I have to confess that the lifting of restrictions did not give me any great feeling of liberation. Instead it was rather as if the cage door had been opened and the birds were reluctant to venture out. Apprehension but not actual fear. So after the rain stopped and I tentatively went out into the garden it was uplifting to see that the lavender is coming into bloom. The sunshine now is even more atmospheric with the dark clouds behind and it lights up the flower spikes.

Morning lavender in early June: L. angustifolia ‘Folgate’ and ‘Hidcote Pink’

Aromatherapy recommends lavender oil for reducing stress and anxiety. Lavender certainly is helping me be calmer, and that is simply by being present in the garden. I crush a flower head and the aroma is pungent and transports me to places in the past – as a scent so often can. So why worry now.

In my garden I have at least a dozen different types of lavender: I think it makes for a more interesting display and provides a longer season of flowering. If you really only want to grow one type then for our local climate the Lavandula x intermedia varieties are the best for tolerating both drought and cold. ‘Grosso’ and ‘Arabian Nights’ are good shades of blue but there are also pink and white forms.

And please remember that lavender must NEVER be watered. If you do it will die very quickly, most probably from fungal disease.

And the good news is that the specialist lavender nursery near Assisi is able to go ahead with their annual Festa di Lavanda so you can visit them to find a lavender that is right for you. In case you don’t yet know this inspiring place, here is a video.

Scents of place - July 2017

A perfume or smell can transport us immediately and more quickly than almost anything else to a specific place and time.

Summer in Italy can be encapsulated in terms of the hot resin scent of pine trees; the uplifting perfume of lavender and the sultry exotic perfume of jasmine.

Summer perfumed Trachelospermum jasminoides (Star jasmine)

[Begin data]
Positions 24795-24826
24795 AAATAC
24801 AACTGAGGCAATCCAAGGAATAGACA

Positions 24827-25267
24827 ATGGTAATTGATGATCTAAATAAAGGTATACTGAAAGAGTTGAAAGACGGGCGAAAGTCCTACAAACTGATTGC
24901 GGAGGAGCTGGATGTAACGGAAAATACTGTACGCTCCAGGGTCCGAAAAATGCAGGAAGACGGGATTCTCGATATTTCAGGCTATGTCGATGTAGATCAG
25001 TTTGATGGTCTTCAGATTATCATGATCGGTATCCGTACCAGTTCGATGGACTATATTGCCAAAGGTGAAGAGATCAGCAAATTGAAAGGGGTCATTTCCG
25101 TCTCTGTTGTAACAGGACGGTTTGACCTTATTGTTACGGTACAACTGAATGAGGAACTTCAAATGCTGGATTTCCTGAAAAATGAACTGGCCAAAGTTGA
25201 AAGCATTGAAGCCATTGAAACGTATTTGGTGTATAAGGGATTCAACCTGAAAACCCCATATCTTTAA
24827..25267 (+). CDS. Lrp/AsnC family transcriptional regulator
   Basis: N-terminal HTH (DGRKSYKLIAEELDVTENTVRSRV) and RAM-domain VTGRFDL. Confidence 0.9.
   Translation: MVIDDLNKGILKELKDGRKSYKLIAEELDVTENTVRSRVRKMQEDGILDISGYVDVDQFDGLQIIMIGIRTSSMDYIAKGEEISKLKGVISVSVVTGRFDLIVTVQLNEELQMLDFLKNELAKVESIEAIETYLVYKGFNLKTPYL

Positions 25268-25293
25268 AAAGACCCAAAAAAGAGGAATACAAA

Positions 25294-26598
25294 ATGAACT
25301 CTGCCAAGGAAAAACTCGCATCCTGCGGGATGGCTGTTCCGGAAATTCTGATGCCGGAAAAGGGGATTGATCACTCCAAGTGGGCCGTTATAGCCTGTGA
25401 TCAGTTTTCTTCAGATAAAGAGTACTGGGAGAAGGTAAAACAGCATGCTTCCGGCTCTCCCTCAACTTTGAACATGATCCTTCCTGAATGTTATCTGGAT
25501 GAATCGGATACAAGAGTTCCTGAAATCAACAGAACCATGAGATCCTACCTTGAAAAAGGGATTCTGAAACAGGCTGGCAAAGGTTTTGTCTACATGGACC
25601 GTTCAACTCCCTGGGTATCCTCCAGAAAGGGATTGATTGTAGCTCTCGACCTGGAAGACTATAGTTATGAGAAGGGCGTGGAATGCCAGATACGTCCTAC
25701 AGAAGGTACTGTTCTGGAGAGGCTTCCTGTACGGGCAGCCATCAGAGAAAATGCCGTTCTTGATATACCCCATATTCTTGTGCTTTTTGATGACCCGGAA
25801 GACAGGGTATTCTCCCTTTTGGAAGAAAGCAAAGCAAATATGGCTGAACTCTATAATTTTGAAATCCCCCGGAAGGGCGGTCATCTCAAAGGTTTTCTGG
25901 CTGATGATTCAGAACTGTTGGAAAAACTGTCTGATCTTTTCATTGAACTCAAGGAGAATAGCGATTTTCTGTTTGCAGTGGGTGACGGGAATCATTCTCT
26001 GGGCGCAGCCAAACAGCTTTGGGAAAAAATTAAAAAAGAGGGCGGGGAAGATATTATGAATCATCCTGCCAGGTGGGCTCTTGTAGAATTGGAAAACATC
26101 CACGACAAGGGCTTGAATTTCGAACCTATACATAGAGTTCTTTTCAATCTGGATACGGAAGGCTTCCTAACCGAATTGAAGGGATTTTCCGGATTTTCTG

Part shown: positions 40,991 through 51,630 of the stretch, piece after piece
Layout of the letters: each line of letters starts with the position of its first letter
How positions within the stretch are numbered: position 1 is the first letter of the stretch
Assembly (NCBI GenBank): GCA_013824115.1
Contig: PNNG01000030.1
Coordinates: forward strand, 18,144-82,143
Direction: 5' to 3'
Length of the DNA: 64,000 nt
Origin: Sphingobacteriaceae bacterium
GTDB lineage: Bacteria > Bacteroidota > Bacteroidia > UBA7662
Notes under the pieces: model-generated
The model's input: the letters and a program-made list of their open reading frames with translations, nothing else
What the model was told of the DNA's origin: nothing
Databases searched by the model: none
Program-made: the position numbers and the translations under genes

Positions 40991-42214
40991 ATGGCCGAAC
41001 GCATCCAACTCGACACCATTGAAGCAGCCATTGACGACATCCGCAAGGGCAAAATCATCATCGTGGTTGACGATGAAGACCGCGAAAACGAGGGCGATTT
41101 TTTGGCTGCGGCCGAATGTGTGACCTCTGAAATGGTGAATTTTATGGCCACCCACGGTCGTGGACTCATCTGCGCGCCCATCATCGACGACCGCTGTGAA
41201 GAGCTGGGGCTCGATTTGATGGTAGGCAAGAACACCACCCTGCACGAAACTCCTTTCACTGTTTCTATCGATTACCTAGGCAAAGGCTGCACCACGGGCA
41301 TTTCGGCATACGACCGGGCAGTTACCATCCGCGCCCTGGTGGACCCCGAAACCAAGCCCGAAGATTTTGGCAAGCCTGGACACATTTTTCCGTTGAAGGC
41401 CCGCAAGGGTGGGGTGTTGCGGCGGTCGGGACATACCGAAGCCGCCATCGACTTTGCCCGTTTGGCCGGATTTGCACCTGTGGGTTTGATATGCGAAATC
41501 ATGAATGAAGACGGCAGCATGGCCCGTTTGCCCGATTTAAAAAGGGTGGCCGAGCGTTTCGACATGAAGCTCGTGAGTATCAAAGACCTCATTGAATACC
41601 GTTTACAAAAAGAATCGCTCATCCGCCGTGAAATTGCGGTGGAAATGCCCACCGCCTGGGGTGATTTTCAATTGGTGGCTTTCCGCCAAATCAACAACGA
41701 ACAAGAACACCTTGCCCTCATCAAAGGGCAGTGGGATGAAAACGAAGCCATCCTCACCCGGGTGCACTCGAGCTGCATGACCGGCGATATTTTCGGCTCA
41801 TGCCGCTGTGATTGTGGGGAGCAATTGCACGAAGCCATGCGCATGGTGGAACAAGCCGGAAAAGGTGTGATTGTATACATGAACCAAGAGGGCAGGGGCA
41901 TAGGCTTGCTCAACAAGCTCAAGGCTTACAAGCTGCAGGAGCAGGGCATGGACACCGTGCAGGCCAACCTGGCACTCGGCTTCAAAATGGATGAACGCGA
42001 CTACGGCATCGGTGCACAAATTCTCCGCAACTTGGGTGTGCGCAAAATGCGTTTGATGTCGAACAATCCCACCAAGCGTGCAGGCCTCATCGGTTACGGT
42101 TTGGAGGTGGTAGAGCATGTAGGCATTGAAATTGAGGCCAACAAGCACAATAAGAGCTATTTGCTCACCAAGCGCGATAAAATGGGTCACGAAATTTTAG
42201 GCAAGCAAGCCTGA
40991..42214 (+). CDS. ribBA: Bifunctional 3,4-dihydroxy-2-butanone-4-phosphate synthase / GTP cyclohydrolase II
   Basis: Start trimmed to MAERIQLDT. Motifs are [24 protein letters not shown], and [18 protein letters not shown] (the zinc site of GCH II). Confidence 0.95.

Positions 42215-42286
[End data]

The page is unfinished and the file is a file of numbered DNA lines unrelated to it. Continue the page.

When the rain - finally - arrived at the end of June, I ventured outdoors and was engulfed by a wave of … liquorice. Helichrysum and Santolina plants near the door were responsible: they had heaved a great sigh of relief, their wet foliage releasing a pungent aroma.

I reckon I could find my way around the garden blindfold, navigating by the scents of different flowers and shrubs.

The garden can be scented all year round, not only in summer.

In spring we have roses of course, but also several scented shrubs: Philadelphus, Viburnum, Ginestra; even the humble Privet (Ligustrum vulgare) if allowed to bloom.

In autumn, Elaeagnus x ebbingei has tiny but intensely perfumed white flowers.

Winter Honeysuckle (Lonicera fragrantissima)

Even in the depths of winter the Winter Honeysuckle (Lonicera fragrantissima) fills the air with scent, soon to be followed by Choisya and Viburnum.

Notice how many of these have white flowers.

And don’t forget bulbs. What nicer way to bring perfume to the terrace than a bowl of little species daffodils or a pot of flamboyant lilies.

Madonna lily

Not all scents are happy though: there is a particular lily that has very special associations for me and its perfume brings me melancholy.

So, which perfume sums up Italy for you? Which scent transports you to your garden, your scent of place? Perhaps a favourite flower. Perhaps that special perfume that drifts on the air during warm summer evenings, unique to a garden in Umbria. 

The photo at the top of this page shows flowers of Helichrysum italicum

Many of these articles first appeared in the Castiglione del Lago monthly newsletter “Qua e là” edited by Priscilla Worsley

All text and photographs © Yvonne Barton unless stated otherwise